soldier 2Knox’s Headquarters in Newburgh and the New Windsor Cantonment State Historic Site will be offering a full schedule of activities for the Presidents’ weekend. New Windsor Cantonment was the final encampment of the northern Continental Army, in 1782-83. Here over 7,000 soldiers and 500 family members endured the winter and prepared for a renewal of the fighting in the spring. Instead peace was proclaimed and after 8 long years of war they returned home.

Knox’s Headquarters, the elegant 1754 combination English and Dutch style home, of the prosperous merchant miller John Ellison, was one of the longest occupied military headquarters of the Revolutionary War. Continental Army Generals, Nathanael Greene, Henry Knox and Horatio Gates used the house as headquarters, during various periods between 1779-1783. Continue reading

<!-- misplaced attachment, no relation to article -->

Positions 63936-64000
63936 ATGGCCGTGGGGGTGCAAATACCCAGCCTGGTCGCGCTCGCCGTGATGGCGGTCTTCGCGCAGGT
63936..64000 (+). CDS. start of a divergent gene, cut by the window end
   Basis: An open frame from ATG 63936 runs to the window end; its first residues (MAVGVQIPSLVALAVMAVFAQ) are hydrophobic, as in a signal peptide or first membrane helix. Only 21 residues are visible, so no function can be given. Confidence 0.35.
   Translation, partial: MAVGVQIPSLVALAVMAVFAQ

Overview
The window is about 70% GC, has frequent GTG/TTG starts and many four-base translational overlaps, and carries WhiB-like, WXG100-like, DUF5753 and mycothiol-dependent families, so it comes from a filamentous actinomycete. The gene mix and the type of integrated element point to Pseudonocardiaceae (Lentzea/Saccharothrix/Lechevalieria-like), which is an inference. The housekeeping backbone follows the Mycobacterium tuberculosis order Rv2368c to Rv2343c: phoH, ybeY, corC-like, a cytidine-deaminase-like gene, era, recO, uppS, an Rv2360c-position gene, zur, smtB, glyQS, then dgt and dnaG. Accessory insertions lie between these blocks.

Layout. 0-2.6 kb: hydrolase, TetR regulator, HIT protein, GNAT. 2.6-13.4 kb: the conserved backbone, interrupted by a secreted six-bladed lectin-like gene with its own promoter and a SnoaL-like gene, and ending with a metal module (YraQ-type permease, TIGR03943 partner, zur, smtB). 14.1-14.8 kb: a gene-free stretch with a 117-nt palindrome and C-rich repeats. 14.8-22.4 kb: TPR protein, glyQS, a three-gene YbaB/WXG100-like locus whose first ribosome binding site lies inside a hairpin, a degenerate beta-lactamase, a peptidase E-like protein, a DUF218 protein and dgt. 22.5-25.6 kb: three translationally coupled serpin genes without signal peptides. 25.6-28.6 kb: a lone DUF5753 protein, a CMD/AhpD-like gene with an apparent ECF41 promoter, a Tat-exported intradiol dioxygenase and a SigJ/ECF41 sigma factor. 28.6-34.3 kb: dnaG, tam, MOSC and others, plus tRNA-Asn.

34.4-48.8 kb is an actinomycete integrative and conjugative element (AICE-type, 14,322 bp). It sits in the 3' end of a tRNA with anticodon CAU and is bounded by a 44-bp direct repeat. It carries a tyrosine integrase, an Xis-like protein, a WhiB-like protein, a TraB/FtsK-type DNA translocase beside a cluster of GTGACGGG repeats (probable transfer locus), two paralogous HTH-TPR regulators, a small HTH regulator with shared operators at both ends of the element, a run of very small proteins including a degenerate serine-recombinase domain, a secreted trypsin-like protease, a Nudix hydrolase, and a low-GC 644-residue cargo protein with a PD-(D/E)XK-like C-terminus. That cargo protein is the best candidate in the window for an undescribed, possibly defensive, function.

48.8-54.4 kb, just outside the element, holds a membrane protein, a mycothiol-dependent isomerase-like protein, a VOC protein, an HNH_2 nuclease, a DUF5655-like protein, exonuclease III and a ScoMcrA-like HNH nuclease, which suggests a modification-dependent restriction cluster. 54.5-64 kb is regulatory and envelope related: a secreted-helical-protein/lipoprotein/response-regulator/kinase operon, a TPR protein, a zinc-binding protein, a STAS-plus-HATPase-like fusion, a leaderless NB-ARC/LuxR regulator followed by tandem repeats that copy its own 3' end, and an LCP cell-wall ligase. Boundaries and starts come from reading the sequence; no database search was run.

First-Person Living History at Knox’s Headquarters


By on

0 Comments

image004General Washington knew exactly what he was about, in the summer of 1781, by trying to convince the British and his own soldiers that he would attack New York City. Unbeknownst to all, but trusted officials, he had agreed to move with the French Army south to Virginia. In Virginia, a French naval force from the Caribbean would join them to complete the encirclement of the British Army at Yorktown. Continue reading

‘Who Do These People Think They Are?’ at Knox’s Headquarters


By on

0 Comments